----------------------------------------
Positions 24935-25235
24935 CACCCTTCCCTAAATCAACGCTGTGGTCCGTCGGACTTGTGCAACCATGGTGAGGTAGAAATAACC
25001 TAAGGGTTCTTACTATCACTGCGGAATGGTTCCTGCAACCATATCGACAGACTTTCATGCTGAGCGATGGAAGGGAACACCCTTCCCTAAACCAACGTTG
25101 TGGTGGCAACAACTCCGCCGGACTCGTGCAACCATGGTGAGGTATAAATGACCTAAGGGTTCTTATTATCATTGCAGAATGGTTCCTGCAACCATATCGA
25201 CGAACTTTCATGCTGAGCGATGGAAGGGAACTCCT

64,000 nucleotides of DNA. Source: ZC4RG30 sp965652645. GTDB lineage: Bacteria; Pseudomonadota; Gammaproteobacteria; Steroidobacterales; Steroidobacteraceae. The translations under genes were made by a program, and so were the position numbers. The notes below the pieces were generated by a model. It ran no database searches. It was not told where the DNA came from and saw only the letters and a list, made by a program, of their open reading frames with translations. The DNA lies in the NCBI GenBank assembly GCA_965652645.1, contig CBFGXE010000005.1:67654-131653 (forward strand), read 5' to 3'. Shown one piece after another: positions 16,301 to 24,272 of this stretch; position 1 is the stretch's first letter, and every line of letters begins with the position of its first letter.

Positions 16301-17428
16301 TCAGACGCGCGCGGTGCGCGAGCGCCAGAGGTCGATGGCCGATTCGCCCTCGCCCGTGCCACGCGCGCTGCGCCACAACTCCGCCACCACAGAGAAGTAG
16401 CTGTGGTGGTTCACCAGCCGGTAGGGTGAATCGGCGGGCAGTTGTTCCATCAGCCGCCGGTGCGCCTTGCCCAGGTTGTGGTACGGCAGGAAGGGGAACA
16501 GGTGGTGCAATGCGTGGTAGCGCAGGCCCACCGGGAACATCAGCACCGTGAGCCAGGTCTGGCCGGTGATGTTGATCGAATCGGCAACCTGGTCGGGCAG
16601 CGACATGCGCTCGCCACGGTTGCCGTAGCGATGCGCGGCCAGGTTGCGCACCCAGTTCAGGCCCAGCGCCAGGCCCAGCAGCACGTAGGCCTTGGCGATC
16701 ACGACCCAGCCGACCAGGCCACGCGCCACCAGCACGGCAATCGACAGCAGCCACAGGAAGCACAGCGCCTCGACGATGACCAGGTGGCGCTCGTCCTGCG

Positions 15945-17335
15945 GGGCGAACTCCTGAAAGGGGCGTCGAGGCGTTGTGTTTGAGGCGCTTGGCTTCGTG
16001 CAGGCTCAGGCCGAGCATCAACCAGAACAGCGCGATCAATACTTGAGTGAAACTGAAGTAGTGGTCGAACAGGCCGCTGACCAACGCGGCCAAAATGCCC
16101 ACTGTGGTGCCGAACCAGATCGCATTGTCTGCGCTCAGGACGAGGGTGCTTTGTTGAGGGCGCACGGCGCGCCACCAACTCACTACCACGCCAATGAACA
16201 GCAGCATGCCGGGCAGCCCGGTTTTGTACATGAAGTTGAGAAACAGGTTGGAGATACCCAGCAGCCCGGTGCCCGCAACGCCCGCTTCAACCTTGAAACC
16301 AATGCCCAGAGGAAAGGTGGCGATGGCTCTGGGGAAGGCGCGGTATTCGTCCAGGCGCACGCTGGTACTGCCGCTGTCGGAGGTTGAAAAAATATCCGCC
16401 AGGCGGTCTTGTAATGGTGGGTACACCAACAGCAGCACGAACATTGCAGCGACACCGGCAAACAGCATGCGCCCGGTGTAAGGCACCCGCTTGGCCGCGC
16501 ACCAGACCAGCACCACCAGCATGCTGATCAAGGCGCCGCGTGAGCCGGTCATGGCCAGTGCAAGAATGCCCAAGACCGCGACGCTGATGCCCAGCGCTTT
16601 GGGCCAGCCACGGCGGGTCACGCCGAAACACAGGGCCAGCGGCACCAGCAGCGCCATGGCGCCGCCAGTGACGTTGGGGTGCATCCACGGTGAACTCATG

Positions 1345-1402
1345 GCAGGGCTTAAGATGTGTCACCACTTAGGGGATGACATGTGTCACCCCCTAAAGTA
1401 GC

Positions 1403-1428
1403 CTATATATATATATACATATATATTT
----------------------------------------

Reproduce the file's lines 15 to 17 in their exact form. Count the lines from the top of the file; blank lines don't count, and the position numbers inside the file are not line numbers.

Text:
16001 CAGGCTCAGGCCGAGCATCAACCAGAACAGCGCGATCAATACTTGAGTGAAACTGAAGTAGTGGTCGAACAGGCCGCTGACCAACGCGGCCAAAATGCCC
16101 ACTGTGGTGCCGAACCAGATCGCATTGTCTGCGCTCAGGACGAGGGTGCTTTGTTGAGGGCGCACGGCGCGCCACCAACTCACTACCACGCCAATGAACA
16201 GCAGCATGCCGGGCAGCCCGGTTTTGTACATGAAGTTGAGAAACAGGTTGGAGATACCCAGCAGCCCGGTGCCCGCAACGCCCGCTTCAACCTTGAAACC